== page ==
Chandler's world had "one white dude to rule them all"--Phillip Marlowe, who knew some Spanish and some mexicanos. Chandler wrote pulp, knew it, maybe sometimes regretted it, but that was how his U.S. was and how he worked it.
Junot works the other side of the alley, the immigrant dominicano better read than described, by me anyway. My point to using him is to get to unas migas of DanielJosé [from Half-Resurrection]:
"I dip into a brightly lit tobacco store for some Malagueñas and a pocket-sized rum. The rum goes into my flask and one of the Malagueñas goes into my mouth. I light it, walk back out to the street, and weave through the crowds. When I move quickly, no one notices my strange gait or the long wooden cane I use to favor my right leg. I've gotten the flow down so smooth I almost glide along toward the milky darkness of Prospect Park. There's too much information here in the streets--each passing body gives up a whole symphony of smells and memories and genetics. It can help pass the time if you're bored, but tonight, I'm far from bored.
Tonight I am hunting." [There's a gist of the plot, prosaically.]
"I make a grunty-affirmative noise. When they send me after a normal ol' fully dead ghost, it's usually to toss their translucent asses back into Hell or, when they're really acting out, slice 'em to the Deeper Death. That means they're gone-for-good gone, not just kinda-sorta gone. It takes some getting used to, yeah, but you figure, hey--they were already dead once. Not everyone comes back even as a spook, so they had that second chance and jacked it up by playing the fool. The final good-bye ain't that big a deal in that sense. But this one . . . this strange, gray-like-me man with his wild schemes and last-gasp poetics . . . his death hasn't left me since New Year's.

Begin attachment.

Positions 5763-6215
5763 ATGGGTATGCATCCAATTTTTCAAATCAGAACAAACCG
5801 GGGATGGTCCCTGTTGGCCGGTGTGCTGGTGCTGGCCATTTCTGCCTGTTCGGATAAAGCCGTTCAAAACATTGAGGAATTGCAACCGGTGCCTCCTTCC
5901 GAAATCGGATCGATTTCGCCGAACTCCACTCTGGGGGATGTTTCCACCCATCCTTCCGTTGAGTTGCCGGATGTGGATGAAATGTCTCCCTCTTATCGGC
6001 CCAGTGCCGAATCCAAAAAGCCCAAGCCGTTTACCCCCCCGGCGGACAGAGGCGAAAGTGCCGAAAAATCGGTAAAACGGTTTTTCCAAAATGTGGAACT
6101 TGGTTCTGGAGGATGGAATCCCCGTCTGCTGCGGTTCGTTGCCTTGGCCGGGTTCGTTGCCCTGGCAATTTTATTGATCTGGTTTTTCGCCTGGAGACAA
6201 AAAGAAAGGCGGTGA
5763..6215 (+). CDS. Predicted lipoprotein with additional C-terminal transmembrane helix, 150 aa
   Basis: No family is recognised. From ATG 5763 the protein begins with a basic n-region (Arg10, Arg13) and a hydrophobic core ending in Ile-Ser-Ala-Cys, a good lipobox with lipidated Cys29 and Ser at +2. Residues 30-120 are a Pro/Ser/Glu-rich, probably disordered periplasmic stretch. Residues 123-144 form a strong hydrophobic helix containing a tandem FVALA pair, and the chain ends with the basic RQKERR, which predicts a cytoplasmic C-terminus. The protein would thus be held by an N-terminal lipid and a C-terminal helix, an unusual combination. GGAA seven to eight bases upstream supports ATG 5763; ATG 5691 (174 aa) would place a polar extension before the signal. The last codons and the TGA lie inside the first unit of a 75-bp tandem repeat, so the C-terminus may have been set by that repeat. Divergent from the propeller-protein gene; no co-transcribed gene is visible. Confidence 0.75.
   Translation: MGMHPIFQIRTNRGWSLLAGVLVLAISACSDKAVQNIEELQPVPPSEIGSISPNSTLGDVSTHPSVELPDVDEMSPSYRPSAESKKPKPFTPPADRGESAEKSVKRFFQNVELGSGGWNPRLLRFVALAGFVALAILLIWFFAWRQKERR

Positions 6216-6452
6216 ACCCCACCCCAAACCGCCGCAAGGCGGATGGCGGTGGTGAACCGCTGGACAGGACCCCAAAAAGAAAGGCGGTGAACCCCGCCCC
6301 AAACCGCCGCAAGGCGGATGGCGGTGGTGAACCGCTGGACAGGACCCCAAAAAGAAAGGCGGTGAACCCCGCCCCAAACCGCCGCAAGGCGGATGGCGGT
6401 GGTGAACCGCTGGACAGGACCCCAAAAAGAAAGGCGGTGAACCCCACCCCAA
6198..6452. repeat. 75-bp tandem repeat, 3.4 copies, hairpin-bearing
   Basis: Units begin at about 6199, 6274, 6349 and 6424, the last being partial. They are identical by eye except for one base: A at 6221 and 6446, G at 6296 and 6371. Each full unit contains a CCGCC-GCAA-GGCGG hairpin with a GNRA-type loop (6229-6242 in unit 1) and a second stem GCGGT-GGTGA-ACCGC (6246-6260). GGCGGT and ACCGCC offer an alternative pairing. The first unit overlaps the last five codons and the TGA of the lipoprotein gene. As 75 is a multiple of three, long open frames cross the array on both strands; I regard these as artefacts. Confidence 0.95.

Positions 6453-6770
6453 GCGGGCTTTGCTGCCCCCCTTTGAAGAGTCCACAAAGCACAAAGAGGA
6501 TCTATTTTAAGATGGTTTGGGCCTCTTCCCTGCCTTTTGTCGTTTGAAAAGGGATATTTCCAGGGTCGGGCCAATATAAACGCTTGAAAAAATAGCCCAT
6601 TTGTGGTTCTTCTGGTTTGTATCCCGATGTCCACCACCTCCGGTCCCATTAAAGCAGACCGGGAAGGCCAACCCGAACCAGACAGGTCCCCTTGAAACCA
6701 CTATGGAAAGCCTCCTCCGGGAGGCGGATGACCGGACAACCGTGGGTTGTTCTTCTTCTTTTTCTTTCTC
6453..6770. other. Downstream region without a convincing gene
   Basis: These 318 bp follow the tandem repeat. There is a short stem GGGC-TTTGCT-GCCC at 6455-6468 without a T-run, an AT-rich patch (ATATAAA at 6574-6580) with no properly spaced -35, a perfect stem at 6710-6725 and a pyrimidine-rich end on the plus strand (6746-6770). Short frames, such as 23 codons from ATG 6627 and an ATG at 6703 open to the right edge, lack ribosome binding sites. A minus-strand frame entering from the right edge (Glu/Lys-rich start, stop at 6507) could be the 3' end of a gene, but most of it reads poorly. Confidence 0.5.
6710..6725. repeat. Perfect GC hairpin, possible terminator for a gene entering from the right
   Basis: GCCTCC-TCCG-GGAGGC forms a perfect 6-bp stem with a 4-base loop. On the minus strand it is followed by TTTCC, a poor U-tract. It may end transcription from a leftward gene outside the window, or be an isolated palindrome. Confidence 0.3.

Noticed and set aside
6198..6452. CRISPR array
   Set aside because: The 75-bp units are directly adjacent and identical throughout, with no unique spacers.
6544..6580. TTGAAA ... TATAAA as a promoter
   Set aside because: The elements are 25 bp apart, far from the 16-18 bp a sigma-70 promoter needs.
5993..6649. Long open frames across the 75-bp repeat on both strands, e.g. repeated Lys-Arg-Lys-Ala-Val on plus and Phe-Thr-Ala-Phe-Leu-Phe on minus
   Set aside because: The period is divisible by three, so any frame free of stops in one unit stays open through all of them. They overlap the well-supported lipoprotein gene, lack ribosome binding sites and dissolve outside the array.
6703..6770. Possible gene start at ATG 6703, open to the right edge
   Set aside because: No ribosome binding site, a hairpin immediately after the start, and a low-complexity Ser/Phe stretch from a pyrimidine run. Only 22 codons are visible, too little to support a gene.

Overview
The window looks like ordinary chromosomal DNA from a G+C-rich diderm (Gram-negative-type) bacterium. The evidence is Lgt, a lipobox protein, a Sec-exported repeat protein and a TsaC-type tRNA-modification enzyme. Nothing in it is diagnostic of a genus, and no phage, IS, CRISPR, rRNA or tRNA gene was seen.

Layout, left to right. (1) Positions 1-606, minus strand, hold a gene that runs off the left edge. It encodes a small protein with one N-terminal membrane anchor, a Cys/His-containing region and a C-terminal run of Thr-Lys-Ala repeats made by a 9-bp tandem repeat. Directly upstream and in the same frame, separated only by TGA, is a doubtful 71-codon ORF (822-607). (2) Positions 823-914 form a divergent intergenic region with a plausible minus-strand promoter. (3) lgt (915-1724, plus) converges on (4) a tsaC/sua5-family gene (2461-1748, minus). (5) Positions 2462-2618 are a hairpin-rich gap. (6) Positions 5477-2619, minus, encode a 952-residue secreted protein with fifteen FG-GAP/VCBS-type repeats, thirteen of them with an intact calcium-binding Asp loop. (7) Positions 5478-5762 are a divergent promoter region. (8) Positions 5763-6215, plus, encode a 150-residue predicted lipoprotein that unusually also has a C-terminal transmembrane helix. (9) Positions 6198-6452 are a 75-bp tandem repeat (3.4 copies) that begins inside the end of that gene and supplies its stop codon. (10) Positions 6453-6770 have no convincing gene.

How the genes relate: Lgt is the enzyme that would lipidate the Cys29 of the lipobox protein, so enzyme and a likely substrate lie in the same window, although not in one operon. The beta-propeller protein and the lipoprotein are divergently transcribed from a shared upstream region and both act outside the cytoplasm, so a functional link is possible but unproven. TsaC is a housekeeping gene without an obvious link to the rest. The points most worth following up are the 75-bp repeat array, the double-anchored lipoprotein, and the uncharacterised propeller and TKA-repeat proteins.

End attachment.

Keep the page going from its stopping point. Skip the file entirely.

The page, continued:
Neither has his sister's perfect smile." [More about the plot.]
"The feeling follows us down the block, even lingers as a dull whisper while we trudge up the creaking steps at Mama Esther's. Then we enter the library, the only room in the entire house with any furniture, and everything's all right again. There aren't even shelves, just stacks and stacks of books from floor to ceiling. You'd think it'd be a chaotic mess, all packed in there like that, but somehow there's a harmony to it; the books seem almost suspended in midair. They're everywhere, and the room is wide and tall enough that it doesn't feel cluttered. If I don't clean my little spot in more than a week, it starts to close in on me, so how Esther keeps this utterly full room spacious is beyond me. Some ghost shit, I suppose. Either way, it's oddly comforting.
Esther's floating in her usual spot right in the center of the room. That's where the head is anyway. Beneath that great girthy smile, her wide body stretches out into invisibility in a way that lets you know she's got the whole house tucked within those fat ghostly folds. "Boys." She nods at us; the warmth of that smile is a sunbath after the grimness of the ngk." [To learn about the ngk, read the book; they're more than "imps."]
Maybe all that my selections prove is that I'm horible at examples. But if you want easy quippy, go pulpy Chandler. If you want Junot, go Junot. But if you want refreshing, street-smooth, page-flowing noir and Latino spec--ungenred--go DanielJosé.
Publisher's synopsis of Half-Resurrected: "Carlos Delacruz is one of the New York Council of the Dead’s most unusual agents—an inbetweener, partially resurrected from a death he barely recalls suffering, after a life that’s missing from his memory. He thinks he is one of a kind—until he encounters other entities walking the fine line between life and death.
"One inbetweener is a sorcerer. He’s summoned a horde of implike ngks capable of eliminating spirits, and they’re spreading through the city like a plague. They’ve already taken out some of NY Council of the Dead’s finest, leaving Carlos desperate to stop their master before he opens up the entrada to the Underworld—which would destroy the balance between the living and the dead.
"But in uncovering this man’s identity, Carlos confronts the truth of his own life—and death."